Boldt ruling's effect felt around the world
A 203-page ruling handed down in a federal courtroom
In the three decades since Judge George Boldt handed down his ruling on the
"It's still the granddaddy of them all,"
said Robert Anderson, a Minnesota Chippewa tribe member and director of the
"Dozens and dozens of cases, and I'm sure well into the hundreds" have cited Boldt's precedent-setting ruling as the basis of legal arguments over Indian treaty rights, Anderson said.
Boldt -- considered a
conservative jurist and, himself an avid sport angler -- ruled that Washington
Territorial Gov. Isaac Stevens' mid-1850s treaties with
The ruling essentially meant that off-reservation tribal hunting and fishing rights provided in treaties with the federal government "weren't a gift or an entitlement to the tribes, but something that belonged to them -- like a property right," said Michael Taylor, reservation attorney for the Tulalip Tribes.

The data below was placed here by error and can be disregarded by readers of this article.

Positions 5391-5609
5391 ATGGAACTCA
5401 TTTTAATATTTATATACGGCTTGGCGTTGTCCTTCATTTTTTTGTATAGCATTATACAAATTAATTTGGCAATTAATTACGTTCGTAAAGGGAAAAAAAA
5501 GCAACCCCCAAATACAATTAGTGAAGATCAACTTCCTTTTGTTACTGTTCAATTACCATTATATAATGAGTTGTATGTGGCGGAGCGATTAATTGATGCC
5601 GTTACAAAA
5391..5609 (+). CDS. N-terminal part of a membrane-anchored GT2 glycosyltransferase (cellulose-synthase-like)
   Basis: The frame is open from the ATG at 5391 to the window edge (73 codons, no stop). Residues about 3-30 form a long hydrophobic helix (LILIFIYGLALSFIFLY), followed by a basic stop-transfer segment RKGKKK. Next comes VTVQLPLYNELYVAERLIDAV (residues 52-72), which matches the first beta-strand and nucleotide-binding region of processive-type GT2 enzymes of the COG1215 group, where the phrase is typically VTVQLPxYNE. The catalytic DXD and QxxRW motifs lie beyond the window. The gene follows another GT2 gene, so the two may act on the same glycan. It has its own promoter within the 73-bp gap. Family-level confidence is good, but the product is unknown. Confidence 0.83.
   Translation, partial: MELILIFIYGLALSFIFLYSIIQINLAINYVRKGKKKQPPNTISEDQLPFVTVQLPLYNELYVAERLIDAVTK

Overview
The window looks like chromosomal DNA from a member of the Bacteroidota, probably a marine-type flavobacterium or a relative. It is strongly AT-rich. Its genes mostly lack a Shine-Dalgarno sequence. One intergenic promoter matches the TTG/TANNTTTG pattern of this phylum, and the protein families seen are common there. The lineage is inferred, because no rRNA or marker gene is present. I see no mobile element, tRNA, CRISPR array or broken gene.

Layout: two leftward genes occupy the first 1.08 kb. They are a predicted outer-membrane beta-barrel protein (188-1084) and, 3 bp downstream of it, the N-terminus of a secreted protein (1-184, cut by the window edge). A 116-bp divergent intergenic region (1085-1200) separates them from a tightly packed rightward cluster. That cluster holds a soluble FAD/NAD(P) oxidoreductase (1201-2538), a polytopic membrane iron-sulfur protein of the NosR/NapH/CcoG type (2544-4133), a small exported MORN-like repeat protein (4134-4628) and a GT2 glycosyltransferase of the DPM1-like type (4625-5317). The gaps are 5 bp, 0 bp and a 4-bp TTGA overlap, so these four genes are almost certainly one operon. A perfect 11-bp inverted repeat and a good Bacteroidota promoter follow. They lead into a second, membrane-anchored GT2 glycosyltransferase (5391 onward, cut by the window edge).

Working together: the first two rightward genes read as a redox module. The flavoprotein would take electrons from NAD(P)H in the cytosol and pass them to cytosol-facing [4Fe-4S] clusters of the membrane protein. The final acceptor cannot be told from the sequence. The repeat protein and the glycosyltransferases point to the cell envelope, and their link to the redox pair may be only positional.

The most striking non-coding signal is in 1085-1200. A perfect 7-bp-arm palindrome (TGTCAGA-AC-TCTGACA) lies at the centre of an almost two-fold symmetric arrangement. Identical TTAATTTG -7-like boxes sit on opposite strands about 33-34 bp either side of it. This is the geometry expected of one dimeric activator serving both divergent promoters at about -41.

"It's the modern case that is sort of the basis for interpretation of what treaties mean," added Taylor, who 30 years ago represented the Quinault Indian Nation during the case's trial.
Indian tribes in
Courts have used the Boldt
case as a legal framework to help determine inherent indigenous rights cases
involving First Nations in
Only this week, lawyers for the Makah Tribe filed a petition for rehearing a three-judge panel of the 9th Circuit Court of Appeals' 2002 ruling that essentially halted that tribe's recent gray whale hunts.
"The Boldt Decision is
the whole basis of our case," said John Arum, the tribe's attorney, who
added that he's used the ruling as the foundation of treaty rights cases for
tribes as far away as
"A number of commentators have called the Boldt Decision the most significant Indian rights case in the last century," said Mason Morisset, a Seattle attorney who successfully defended the Boldt ruling before the U.S. Supreme Court in 1979 -- defeating then-Washington Attorney General Slade Gorton's appeals to overturn it.
"I would have to say they're probably right."
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